A few weeks ago, the Daily Stoic's email said it all in the subject, "Build a Life You Aren't Trying to Flee." The gist is that if we look to destinations for satisfaction then we'll be perpetually disappointed. External settings don't offer what we're really looking for: happiness, rest, or peace. If we're frustrated with our lives, then a simple a change of scenery will just be a new backdrop for our inner turmoil. The stoic aims for internal peace.
Here you’ll find an archive of Nathanael’s weekly email. In it, he features an essay and curated reading on technology + marketing + simplicity.
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For the past few weeks, I've been dabbling with a version of Open AI's GPT-4. My company gave me access to a screen like the old AIM instant messenger: along the left column are a few conversations and in the main area I type in text and wait for a response from the other party. It's just like high school, except the other side of the conversation uses some automation and a large language model to create its replies.
On Monday, I start a new role at HubSpot: I'll be a solutions architect, having wrapped up five years as a consultant. It's a big change for me: I spent June saying goodbye to clients I'd worked with for years. At the same time, it's a relatively small change: I'll still be advising HubSpot customers on solving their problems with technology.
Just when I thought I was out, they pull me back in! I was homeschooled, as was my wife, as are our kids. We watched the Amazon documentary Shiny Happy People in one sitting. It was about a different kind of homeschooler: hyper-conservative, fundamentalist, afraid. And yet, many parts of the documentary hit far too close to home, especially its final episode, where we saw rooms we’d been in and people we knew. And then the Washington Post published a long profile on one of our college classmates.
Today's link is just a fun and funny read. The writing is good and the topic is interesting: how's a small, somewhat self-governing island going to fare in the modern world? Sark reminds me of where I grew up.
I don't like puns, but I do like the name of this little email. This week, I have a lingering thought and a fun read. I hope you enjoy both.
A fun thing about the internet is how quickly things pop up and how quickly they fade away. It's all the usual human trends, but faster. It decades for T.V. to become the anchor of pop culture, its 3-channel heyday lasted for decades, and even in its current, sports-addled twilight, you still can't miss T.V.'s influence. Meanwhile, in the internet, Twitter's had a similar arc in about ten years.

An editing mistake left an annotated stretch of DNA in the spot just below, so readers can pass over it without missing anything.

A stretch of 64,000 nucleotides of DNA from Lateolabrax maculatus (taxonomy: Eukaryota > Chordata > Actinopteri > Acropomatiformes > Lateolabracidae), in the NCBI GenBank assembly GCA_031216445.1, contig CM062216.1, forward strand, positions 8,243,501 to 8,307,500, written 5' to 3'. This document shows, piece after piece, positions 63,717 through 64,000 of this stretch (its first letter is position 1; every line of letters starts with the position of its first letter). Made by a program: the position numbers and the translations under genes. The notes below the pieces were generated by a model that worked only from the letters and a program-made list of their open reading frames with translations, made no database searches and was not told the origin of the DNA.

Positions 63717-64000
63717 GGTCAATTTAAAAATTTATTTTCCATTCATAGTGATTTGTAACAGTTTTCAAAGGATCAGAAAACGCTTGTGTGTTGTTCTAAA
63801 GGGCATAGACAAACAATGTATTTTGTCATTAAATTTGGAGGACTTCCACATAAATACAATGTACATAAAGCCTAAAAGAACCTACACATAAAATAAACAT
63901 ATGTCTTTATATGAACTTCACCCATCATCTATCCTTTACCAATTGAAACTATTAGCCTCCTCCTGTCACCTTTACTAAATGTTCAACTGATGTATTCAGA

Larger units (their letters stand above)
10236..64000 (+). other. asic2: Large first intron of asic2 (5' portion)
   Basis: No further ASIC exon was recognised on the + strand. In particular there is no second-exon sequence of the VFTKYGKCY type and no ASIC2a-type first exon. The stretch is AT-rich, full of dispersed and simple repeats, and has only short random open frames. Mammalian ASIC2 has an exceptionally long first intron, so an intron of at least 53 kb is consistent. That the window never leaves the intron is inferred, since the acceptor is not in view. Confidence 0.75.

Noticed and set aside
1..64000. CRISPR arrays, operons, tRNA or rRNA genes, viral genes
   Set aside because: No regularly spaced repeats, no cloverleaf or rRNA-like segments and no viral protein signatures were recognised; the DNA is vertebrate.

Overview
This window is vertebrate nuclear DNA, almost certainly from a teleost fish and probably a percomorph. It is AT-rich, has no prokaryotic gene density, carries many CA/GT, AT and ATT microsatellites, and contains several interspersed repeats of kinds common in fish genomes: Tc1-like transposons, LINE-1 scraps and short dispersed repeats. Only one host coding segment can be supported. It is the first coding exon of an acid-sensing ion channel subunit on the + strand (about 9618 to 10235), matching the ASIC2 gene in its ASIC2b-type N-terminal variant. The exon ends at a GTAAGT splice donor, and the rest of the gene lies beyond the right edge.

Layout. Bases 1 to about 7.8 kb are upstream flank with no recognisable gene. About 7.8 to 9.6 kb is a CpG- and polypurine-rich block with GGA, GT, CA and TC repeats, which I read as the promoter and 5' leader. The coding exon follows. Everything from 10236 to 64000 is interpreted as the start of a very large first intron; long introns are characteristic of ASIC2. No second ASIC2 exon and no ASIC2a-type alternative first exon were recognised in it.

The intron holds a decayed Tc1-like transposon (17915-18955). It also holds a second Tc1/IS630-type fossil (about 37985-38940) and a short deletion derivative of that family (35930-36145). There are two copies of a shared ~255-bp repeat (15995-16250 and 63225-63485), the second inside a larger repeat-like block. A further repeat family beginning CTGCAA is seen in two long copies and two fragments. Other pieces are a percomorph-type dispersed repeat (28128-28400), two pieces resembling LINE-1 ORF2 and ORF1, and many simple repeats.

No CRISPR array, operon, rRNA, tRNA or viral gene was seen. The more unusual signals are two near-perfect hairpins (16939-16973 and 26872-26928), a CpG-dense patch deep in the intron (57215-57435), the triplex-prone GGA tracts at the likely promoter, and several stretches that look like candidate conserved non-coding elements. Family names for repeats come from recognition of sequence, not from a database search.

In March and April of 2023, I celebrated my fifth anniversary of working for HubSpot with a 30-day, paid sabbatical. The five-year sabbatical is HubSpot’s signature benefit. On our first day, way back in September of 2017, my new hire group talked about what we’d do if we had a month off from work. Finally getting to the five-year mark and scheduling the month off was a great moment.
Since my sabbatical, I’ve been thinking about the experience, what I learned, and how it changed me. It wasn’t quite what we’d envisioned five years ago: a month of not working was unexpectedly tricky and there were some surprising realizations. In the end, I’m better for the rest and a reset of my work. Here's the story of my sabbatical and what I learned from it: thoughts about traveling, working from home, an information diet, and the practice of simplicity.
Last week, our Surgeon General Dr. Vivek Murthy released an advisory on social media and mental health for the young. He referenced that there are 'ample indicators' that social media potentially harms mental health and well-being, especially among children and adolescents.
More than a hundred and fifty people read the weekly email “Nathanael’s Reading,” which he’s sent every Friday since 2016. Nathanael includes original thoughts and curated reading on technology + marketing + simplicity. Subscribe by entering your email here